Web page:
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Published: May 11, 2012

Fitting Guide for twin Carbs..

Advantages of twin carbs are that they are a very cheap form of modification (a whole conversion can be done for around £400 or maybe less!). They look and sound great and can give power increases of around 30bhp, and can also be tuned for ‘max performance’ or ‘max economy’ making them ideal to most car modifiers.

Typical parts needed:

· Twin Carbs.

· Air Trumpets & Filters.

· Throttle Linkage.

· Low Pressure Fuel Pump.

· Inlet Manifold.

· Fuel Regulator & Filter.

· Anti Vibration Fitting kit.

Step 1: Remove original Inlet manifold.

Remove the original air filter, inlet manifold and injection system. This is best & most easily done by following the instructions as per a Haynes manual.

Note* Once done it may be best to tie up the unused wiring with cable ties somewhere tidy~

Or if you are good with electrics then cut away all unused wiring (e.g. injector wires) to make the engine bay easier to work around but beware-the ignition system still requires a lot of these wires so be careful which ones you cut!!

If you’re original throttle body had water pipes connected to it then connect these in series. Step 2: Mounting carbs on your ‘New manifold’.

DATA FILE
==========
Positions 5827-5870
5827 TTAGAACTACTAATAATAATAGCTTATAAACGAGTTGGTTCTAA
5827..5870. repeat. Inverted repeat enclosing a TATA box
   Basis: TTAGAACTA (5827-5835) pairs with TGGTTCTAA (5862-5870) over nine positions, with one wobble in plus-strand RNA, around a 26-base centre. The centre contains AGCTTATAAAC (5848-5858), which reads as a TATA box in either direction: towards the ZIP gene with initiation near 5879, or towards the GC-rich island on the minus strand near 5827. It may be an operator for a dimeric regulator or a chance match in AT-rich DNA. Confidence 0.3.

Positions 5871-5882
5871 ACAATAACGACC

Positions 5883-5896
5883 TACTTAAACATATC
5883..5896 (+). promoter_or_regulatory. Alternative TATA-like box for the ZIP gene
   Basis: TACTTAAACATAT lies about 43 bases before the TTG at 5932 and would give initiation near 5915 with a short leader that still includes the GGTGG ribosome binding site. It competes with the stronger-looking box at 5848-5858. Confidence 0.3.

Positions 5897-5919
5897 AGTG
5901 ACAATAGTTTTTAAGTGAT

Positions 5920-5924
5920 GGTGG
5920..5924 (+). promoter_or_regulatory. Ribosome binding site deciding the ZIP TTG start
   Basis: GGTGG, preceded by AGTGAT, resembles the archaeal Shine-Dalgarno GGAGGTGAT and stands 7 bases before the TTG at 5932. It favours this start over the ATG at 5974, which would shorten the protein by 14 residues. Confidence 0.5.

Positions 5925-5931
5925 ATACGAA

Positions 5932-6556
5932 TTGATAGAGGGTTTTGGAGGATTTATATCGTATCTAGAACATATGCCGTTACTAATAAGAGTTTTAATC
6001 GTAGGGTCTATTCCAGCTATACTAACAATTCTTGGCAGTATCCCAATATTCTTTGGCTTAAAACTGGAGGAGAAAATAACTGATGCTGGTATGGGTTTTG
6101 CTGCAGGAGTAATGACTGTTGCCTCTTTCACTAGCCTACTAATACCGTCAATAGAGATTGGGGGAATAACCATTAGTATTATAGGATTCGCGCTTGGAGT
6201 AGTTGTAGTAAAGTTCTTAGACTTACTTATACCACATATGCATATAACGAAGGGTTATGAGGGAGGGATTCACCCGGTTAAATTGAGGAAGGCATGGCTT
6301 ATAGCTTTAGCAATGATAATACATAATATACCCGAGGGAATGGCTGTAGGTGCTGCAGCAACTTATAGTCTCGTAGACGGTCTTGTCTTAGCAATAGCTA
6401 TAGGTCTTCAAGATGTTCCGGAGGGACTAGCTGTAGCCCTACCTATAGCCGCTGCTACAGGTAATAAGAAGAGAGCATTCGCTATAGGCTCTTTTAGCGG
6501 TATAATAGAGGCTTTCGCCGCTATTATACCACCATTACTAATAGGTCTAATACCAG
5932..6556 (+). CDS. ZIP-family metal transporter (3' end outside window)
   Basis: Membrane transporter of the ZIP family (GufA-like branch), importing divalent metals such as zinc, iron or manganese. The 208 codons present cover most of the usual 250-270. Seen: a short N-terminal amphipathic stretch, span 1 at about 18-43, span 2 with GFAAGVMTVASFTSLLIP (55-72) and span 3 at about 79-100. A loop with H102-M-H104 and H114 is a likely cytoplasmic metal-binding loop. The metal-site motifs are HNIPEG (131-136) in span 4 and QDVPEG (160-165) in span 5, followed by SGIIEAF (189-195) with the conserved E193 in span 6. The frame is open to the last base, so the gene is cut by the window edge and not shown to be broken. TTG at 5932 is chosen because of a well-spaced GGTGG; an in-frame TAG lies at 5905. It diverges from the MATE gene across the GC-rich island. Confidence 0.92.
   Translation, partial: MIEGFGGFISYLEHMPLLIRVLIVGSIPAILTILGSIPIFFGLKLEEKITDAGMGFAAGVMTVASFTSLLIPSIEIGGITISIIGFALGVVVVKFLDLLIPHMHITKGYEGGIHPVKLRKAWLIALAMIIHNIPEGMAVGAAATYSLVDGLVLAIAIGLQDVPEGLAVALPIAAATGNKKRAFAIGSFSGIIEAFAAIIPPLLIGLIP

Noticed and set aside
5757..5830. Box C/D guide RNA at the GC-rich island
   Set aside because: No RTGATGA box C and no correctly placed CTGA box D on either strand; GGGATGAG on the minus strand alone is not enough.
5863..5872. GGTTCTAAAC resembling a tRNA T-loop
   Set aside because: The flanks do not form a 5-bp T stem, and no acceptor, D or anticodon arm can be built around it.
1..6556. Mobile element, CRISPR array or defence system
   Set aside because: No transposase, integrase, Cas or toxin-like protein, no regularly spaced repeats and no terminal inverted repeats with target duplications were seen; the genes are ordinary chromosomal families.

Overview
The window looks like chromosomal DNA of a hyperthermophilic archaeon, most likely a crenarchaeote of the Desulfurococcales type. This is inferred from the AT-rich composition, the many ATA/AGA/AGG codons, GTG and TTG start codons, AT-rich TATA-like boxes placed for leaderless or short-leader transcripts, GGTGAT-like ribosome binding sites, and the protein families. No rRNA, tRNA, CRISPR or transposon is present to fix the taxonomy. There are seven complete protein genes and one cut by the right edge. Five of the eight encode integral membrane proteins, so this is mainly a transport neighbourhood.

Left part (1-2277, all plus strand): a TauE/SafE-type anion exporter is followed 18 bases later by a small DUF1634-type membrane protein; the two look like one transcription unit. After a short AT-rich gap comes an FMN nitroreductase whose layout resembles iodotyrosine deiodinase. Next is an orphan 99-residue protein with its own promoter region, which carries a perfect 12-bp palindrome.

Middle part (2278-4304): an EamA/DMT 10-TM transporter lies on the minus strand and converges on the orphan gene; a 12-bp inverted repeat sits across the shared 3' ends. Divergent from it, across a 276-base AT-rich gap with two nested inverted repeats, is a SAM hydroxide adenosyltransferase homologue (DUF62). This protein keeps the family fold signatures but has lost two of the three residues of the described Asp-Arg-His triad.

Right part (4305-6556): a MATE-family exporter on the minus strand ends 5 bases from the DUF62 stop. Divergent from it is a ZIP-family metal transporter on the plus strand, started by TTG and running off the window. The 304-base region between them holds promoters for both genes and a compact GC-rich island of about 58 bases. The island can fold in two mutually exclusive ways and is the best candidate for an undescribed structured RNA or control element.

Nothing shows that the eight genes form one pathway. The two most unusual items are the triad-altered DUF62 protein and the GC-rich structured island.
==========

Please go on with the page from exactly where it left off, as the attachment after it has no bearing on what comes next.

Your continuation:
Your Manifold should look similar to this.

And your anti vibration sealing kit should look like :

You will need to connect your brake servo to one of the holes in the manifold. The studs (which should be supplied with your manifold) should be screwed in with preferably thread lock. Once all the anti rattle seals have been put on, the carbs can be mounted on the manifold:

Step 3: Now the carbs & manifold can be located on the cylinder head (note* use a new ‘inlet manifold gasket).

Secure all the nuts & connect up the distributor and brake servo vacuum pipes. (You may need to buy some pipe and‘t’ pieces to connect up the distributor pipe).

Step 4: Throttle Linkage: These are available in many different types e.g.:

Once fitted it should look like this:

Step 4 cont… Connecting throttle cable

It is always best to buy new throttle cables when fitting your new Carbs & these are available for around £8-13 depending if you choose single or twin (Our linkages come supplied with twin cables).

Step 6: Fuel issues. This is probably the biggest part of the whole installation if your car had fuel injection (although it may be best to also use a new pump even if you have a Carb fuel pump). Because fuel injection systems needs fuel pressures of around 50-70psi, and carbs cannot take anymore than 5psi max, your original high-pressure fuel pump must be removed (As per a ‘Haynes manual’) and replaced with a fuel pick up (8mm copper pipe or similar to suck up the fuel from where the original pump did.